what is this and how did it end up on my computer
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Max Reitz deb547283d Updates for dake 3 years ago
cmake MinGW 5 years ago
.gitignore cmake: Add dake as external project 5 years ago
CMakeLists.txt Updates for dake 3 years ago
README.md MinGW: More fixes! 5 years ago
cloud.cpp MinGW: More fixes! 5 years ago
cloud.hpp Normal matrices: Use .transposed_inverse() 5 years ago
kd_tree.cpp kd trees: Reorganized 5 years ago
kd_tree.hpp kd tree: Use std::set 5 years ago
main.cpp main: Do not delete window 5 years ago
point.hpp Point clouds: Unification, load/store 5 years ago
render_output.cpp Normal matrices: Use .transposed_inverse() 5 years ago
render_output.hpp Rendering: Smooth points 5 years ago
rng.cpp Threading: Thread more 5 years ago
rng.hpp kd tree: Use std::set 5 years ago
shader_sources.cpp Rendering: Smooth points 5 years ago
shader_sources.hpp shaders: Nicer organisation 5 years ago
window.cpp Cloud manager: Add transformation randomization 5 years ago
window.hpp Cloud manager: Add transformation randomization 5 years ago


What is this?

I don’t even know. It just was there one day on my hard disk. I don’t know how it got there!

Seriously speaking, it’s my solution for exercise 1 of the SS14 CG2 course of TU Dresden. It is something that deals with point clouds, being representation, nearest-neighbor calculation, normal calculation and registration.

Build instructions

Yay, build instructions! I never wrote such stuff before, but let’s give it a try.


Well, on Linux you just build it. Preferably in a different directory. I’d recommend therefore (supposing you’re in the source directory):

$ mkdir build
$ cd build
$ cmake ..
$ make

And that’s it, there is your cg2p1.


  • Libraries: Qt5 (I’m sorry), Eigen3, OpenGL (3.3+)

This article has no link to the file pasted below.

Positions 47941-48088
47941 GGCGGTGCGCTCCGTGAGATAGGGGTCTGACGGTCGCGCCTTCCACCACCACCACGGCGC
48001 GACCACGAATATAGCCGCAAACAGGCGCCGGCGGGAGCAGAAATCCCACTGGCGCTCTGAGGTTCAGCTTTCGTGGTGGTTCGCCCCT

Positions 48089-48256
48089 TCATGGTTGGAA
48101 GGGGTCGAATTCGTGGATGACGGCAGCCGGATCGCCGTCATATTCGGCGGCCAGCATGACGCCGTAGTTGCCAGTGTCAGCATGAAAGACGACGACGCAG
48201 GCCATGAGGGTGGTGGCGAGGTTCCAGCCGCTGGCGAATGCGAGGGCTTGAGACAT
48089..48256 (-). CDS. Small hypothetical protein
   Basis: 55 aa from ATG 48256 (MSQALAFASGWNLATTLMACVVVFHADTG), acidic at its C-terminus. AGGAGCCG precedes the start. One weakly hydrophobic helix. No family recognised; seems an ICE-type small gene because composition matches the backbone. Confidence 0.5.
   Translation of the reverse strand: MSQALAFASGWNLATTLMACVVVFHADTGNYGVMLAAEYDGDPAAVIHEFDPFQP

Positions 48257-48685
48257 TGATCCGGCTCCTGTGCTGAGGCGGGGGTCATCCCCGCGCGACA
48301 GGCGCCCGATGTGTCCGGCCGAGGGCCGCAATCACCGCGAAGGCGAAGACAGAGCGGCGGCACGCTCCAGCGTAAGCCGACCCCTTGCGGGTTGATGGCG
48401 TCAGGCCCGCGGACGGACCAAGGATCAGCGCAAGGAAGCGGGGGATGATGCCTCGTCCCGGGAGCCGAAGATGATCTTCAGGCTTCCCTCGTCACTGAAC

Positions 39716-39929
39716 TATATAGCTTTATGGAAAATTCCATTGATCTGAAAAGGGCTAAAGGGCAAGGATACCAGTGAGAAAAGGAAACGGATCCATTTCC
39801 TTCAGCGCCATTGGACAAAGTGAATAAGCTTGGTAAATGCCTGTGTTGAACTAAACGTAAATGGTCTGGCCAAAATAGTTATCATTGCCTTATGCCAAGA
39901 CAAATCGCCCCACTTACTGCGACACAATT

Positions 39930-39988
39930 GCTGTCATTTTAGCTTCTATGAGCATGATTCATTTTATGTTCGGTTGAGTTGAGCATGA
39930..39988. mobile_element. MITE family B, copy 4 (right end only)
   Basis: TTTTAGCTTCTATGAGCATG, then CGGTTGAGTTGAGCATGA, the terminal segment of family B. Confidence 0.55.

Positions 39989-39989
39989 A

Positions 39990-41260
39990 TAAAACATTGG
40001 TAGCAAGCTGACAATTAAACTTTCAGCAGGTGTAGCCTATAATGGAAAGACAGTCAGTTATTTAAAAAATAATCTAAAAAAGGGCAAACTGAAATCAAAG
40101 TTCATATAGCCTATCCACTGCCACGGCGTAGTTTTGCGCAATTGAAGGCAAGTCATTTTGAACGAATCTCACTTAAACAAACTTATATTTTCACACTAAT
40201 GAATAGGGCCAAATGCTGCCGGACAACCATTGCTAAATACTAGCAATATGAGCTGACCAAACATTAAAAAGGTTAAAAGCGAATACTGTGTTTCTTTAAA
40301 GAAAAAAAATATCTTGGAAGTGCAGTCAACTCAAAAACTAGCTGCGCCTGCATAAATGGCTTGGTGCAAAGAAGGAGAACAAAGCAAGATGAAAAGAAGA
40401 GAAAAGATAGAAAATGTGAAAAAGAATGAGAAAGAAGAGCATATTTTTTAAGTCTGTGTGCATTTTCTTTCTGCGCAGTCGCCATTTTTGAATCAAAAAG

• Build programs: git (for loading dake, some kind of matrix/OpenGL library), a C++ build environment (preferably GNU), CMake, GNU make, the coreutils, etc. pp.

I hope I didn’t forget anything.


Hahaha, this is fun. I did my best to make this work, so good look to you, kind stranger!

Generally, you can try what works. If you get to compile this, you probably did it right. On the other hand, here’s what I do:

$ mkdir build
$ cd build
$ CMAKE_PREFIX_PATH="/c/QtSDK-x86_64/x86_64-w64-mingw32/"
  cmake -G "Unix Makefiles" ..
$ make

I think you can guess what the environment variables are:

  • CMAKE_PREFIX_PATH is the path to your mingw64 installation of Qt5 (the devel part, i.e. libraries and include)
  • GLEW_DLL_PATH is the link to a mingw64 GLEW DLL. No, the LIB will not work. Or maybe it will for you. But for me, it doesn’t. That’s why you have to give the path to the DLL (my linker won’t use the DLL unless I give the whole path, it always tries to use the LIB which results in undefined references).


Try to build a GNU environment as much as possible. I have the following:

  • mingw64: I haven’t tried clang and Visual Studio will most probably not work. mingw32 will definitely not work (only very limited <thread> support and probably more issues).
  • Qt5: You need Qt5 for mingw64. I have Qt 5.3, so it’s only tested with that version. There is some mingw64 version online, try to google/bing/duckduckgo/whatever it.
  • Eigen3: Download and install with CMake. It’s installed to your Program Files folder, which is probably good. A FindEigen3.cmake file is part of this project and will try to locate Eigen3. If you just let CMake install it to the default location, there’s a good chance it will be found.
  • OpenGL: Should be part of Windows/mingw64; you’ll need a 3.3+ environment.
  • GLEW: Copy the headers to your mingw64 installation and copy the DLL anywhere, just point the environment variable there.
  • Other mingw/msys/unixy tools: git, probably bash and of course other things such as the coreutils (ls etc.).

Put everything in your PATH, preferable before the Windows folders (so that the GNU tools override the Windows tools (e.g. find and make)).


Thanks and cheers to the chair of computer graphics! I very much enjoyed the hours I spent on Windows. I never thought I could ever again have the chance to. And it feels useless, because I’ll never use the executable built for Windows myself. But thanks anyway! It teaches me a lot about diligence and having to fulfill tasks even though you don’t see the point but your superior forces you to do them anyway.